Hukou should be scrapped

2008-01-22 23:23:32  China Daily      

The household registration (hukou) system should be scrapped in three to five years so that farmers enjoy the same status as urbanities, a government-sponsored expert group has suggested.

The proposal, which China Daily obtained yesterday, means that millions of migrant workers in cities will get the same social benefits in employment, education, healthcare and housing as their urban counterparts.

The National Development and Reform Commission (NDRC), which conducted a research on the issue along with the Australian government, did not comment on the timetable but expressed "solid support" for the reform.

The NDRC has listed it as "one of the key issues and priorities" after three decades of fast economic growth.

"We are going to neutralize the hukou system to strip it of its many social functions," NDRC Deputy Secretary General Ma Liqiang told an international conference on balanced urban-rural development yesterday.

"By 2020, farmers will have equal rights and development opportunities as urban residents," said Ma, who described the hukou system as an "institutional barrier."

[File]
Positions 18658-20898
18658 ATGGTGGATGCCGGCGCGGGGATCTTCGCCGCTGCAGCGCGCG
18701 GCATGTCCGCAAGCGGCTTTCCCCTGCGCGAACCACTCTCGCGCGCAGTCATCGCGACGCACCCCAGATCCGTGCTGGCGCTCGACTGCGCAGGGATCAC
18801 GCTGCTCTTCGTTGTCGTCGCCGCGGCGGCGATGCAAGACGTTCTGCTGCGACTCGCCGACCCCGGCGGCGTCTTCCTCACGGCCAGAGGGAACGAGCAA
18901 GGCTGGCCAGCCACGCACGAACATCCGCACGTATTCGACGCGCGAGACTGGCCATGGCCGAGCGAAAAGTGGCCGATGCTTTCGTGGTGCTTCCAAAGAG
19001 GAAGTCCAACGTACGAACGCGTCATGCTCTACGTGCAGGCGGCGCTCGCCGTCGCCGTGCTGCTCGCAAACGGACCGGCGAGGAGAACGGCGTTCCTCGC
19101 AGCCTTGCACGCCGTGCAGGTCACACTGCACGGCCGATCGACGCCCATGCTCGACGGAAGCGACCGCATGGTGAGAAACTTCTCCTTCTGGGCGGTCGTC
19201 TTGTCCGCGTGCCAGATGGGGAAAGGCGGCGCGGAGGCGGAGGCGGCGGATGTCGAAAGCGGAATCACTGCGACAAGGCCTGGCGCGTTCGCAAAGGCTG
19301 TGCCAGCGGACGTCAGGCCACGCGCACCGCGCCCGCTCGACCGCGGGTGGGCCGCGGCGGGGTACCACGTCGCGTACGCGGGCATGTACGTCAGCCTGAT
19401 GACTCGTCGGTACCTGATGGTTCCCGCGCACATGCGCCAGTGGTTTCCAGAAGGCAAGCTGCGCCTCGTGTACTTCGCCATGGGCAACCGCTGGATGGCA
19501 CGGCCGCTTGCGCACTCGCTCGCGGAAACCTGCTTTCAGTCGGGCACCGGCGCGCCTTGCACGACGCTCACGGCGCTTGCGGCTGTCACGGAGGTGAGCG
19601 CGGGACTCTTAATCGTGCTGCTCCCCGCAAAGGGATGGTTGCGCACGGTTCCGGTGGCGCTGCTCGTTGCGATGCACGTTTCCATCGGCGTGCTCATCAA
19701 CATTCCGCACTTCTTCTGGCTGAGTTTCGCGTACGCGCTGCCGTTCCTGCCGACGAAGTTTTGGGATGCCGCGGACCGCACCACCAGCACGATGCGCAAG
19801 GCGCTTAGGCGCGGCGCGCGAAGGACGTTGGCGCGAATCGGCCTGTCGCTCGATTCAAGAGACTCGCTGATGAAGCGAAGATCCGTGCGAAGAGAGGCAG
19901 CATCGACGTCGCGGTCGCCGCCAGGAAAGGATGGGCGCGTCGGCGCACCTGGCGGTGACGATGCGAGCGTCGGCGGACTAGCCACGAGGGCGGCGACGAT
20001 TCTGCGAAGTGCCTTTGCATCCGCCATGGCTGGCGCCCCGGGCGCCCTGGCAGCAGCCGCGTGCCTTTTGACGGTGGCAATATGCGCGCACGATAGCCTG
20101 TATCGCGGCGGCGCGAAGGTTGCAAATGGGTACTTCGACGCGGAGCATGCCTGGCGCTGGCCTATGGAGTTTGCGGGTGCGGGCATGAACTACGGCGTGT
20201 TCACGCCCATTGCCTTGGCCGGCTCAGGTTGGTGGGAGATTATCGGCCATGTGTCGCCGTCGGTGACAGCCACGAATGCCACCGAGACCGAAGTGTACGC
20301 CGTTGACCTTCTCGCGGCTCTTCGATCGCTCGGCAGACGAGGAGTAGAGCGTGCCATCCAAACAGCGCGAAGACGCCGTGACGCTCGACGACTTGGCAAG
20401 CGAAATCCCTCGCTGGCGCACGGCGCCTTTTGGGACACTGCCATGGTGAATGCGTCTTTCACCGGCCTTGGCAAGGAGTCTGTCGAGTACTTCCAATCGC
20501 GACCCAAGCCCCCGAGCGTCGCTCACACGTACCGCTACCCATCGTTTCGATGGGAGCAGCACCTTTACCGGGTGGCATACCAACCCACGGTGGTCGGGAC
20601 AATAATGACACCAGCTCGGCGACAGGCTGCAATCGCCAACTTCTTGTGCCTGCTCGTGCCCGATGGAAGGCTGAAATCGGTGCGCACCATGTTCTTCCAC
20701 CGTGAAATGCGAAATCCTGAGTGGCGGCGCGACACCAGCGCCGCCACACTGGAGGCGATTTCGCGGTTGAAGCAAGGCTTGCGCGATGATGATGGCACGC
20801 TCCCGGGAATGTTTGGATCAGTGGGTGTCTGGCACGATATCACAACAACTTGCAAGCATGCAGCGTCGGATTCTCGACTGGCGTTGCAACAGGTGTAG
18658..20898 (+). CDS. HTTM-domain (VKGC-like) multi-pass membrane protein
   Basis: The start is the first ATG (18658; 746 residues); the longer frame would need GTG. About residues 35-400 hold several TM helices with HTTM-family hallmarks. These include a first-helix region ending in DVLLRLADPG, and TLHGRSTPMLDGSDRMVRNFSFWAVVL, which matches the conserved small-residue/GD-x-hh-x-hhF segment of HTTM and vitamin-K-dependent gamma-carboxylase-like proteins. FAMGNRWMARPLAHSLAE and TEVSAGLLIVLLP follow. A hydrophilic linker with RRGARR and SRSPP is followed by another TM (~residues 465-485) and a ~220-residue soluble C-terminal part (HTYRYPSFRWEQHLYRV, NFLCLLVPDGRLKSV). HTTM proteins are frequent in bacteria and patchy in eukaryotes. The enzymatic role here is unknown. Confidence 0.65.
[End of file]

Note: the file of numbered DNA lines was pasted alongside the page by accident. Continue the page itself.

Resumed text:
Geoff Raby, Australian ambassador to China, echoed his view. "The institutional barriers, taking shape for decades, should be removed," he said.

Kong Jingyuan, NDRC's department director in charge of economic system reform, said a new registration system, based on pilot reforms in more than 12 provinces and autonomous regions, should replace the hukou system.

"We should terminate the social difference between the urban and rural residents," Kong said, adding that the government will remove barriers to facilitate a "free flow" from rural regions to cities.

"We encourage farmers who have a place to live in cities and have stable income to register there," Kong said.

The country's urbanization rate has hit 43 percent and about 200 million migrants are working in cities, but they are not considered urban residents.

The urban-rural social and economic disparities have posed challenges to further development and social stability.

Official statistics show that the income gap between urban and rural residents have been expanding, from 2.57 times in 1978 to 3.28 times in 2006.